Riona moved his sword a fair distance away, digging it into the rocky soil and roots. Not good for the blade, but better than it sliding down the sloping landscape and out of sight. As she lugged Ollivan’s heavy body and set it upright against the nearest tree, and wrapped the sturdy dairbvali rope around his torso to secure him, he stirred. It caught her off-guard—but only for a moment. This was not the most terrible situation she’d ever faced. Ollivan could overpower her, but she had plenty of experience outwitting and outmaneuvering far more experienced opponents. Her fingers worked quickly as she twisted and tied each piece together. The dairbvali rope wound around Ollivan and the tree three and a half times tightly. She secured the end behind him. It would not hold forever—constant struggling would weaken the ties—but it would do the job. She just had to keep him secure until she and Connor reached Drohoven. By then, no doubt his Imperial friends would find Ollivan. Or he’d be set upon by wild animals. Not the most ideal solution—not one Riona wished upon him—but she would not let him get in the way, not when he understood so little about what was at stake.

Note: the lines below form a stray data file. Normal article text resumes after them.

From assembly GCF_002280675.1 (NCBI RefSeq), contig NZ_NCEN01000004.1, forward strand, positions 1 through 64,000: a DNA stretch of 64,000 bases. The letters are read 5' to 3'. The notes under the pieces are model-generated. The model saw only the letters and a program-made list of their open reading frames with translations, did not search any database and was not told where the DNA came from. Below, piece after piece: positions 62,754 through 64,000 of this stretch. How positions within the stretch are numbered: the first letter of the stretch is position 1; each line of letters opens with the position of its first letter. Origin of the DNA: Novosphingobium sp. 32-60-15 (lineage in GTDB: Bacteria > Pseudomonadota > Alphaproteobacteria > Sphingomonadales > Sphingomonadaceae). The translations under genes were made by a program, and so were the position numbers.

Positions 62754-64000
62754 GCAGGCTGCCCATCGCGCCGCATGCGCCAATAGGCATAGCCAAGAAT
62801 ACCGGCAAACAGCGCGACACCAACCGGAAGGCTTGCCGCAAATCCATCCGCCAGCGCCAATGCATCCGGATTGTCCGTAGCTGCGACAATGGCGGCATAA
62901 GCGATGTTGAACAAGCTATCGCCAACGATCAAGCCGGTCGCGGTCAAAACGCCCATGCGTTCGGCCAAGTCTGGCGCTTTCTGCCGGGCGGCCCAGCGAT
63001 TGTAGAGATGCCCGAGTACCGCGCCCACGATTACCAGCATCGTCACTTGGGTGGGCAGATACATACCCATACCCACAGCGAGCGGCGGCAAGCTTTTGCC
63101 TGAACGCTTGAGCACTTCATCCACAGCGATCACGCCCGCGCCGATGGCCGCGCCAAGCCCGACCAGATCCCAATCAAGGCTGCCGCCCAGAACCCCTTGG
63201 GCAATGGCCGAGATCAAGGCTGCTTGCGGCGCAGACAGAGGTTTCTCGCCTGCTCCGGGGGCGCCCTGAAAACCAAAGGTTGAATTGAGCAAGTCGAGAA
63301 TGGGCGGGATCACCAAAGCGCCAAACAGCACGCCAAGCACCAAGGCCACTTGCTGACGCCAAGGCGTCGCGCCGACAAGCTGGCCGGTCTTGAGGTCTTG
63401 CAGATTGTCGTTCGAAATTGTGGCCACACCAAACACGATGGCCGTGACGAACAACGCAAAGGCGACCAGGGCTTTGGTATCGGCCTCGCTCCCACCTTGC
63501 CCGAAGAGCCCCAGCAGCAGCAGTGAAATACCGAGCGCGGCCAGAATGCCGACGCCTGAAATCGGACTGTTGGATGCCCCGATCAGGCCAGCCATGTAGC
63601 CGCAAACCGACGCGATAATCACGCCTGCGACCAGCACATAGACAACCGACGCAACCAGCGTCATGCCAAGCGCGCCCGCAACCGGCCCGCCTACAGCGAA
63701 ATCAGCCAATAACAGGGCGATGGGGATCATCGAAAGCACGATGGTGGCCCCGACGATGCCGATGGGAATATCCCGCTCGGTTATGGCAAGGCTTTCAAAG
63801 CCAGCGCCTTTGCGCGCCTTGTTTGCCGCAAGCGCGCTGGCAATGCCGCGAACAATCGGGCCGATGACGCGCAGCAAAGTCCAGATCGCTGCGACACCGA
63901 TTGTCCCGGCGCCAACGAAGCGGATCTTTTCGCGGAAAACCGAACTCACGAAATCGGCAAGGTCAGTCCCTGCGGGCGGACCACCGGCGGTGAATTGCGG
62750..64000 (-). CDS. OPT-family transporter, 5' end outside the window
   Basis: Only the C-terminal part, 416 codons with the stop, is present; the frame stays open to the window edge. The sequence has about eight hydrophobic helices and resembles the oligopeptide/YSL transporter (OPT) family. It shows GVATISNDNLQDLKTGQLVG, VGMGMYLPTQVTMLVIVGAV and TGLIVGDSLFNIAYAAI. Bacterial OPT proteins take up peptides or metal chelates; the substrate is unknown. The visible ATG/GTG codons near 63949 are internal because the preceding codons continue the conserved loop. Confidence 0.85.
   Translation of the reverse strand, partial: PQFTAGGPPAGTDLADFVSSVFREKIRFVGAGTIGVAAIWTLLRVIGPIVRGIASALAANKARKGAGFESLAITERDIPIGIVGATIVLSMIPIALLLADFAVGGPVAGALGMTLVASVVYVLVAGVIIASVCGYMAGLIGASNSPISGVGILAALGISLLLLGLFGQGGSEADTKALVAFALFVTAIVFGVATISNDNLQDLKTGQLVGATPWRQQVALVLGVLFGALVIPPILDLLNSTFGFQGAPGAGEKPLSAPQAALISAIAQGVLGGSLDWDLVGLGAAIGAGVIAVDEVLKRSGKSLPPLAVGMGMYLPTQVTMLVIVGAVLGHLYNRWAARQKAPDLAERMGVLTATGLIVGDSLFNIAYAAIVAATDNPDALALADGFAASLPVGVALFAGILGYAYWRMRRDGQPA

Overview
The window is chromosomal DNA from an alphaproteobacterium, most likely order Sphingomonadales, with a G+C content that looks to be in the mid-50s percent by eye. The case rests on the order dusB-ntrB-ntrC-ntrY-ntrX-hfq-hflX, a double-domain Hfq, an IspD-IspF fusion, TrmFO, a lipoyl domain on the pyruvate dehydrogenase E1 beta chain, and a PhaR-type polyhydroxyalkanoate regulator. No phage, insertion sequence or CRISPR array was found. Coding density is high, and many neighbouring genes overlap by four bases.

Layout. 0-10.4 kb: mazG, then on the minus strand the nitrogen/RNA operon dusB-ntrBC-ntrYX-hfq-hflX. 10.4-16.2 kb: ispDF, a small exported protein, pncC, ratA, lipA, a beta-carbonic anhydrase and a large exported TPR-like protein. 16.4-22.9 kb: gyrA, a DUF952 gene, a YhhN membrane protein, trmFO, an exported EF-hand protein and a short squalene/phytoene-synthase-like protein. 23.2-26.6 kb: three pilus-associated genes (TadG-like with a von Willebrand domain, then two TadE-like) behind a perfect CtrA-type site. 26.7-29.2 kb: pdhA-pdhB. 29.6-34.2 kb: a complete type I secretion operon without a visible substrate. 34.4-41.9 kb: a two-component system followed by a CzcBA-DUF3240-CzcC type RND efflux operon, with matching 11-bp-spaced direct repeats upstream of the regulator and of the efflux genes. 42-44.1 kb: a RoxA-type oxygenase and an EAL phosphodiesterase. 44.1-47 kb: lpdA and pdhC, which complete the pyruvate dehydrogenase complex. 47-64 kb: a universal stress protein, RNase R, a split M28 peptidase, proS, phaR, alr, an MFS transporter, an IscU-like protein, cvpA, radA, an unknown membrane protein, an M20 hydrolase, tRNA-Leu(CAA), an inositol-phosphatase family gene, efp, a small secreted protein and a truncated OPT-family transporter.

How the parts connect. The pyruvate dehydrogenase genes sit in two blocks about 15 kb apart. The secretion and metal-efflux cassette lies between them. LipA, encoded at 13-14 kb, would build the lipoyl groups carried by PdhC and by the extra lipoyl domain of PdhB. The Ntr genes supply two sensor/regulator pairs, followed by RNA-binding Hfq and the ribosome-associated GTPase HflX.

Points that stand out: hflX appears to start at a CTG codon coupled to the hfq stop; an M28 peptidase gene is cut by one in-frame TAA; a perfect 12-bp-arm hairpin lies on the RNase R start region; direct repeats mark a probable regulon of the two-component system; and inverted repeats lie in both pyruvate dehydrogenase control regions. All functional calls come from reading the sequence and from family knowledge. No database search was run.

Ollivan’s eyes fluttered open. Riona knelt beside him. Her wings were out, as there was no point in hiding. Realizing he was bound, he struggled. His arms were firmly trapped under the rope, though his fingers dangled in the grass. If she had had time, she would have bound them and his feet first, then tied him to the tree. The rope creaked—and held.

“Let me go!” he shouted.

Riona ran a hand along the dairbvali rope. No cracks in the fibers. She had done well. Fingal would be proud. “Ollivan, be calm.”

“Where’s Connor?” His head whipped from side to side.

“He’s fine. I would never hurt him.”

Ollivan didn’t believe her, of course. He also didn’t hide his flagrant curiosity for her wings. She slowly splayed them. Her good wing was happy to have fresh evening air. Her torn wing ached when she flexed it too far. Her lip twitched—the only evidence she dare give that she felt anything in that moment.

“What happened to it?” Ollivan asked, gesturing to her torn wing.

“An accident,” Riona replied.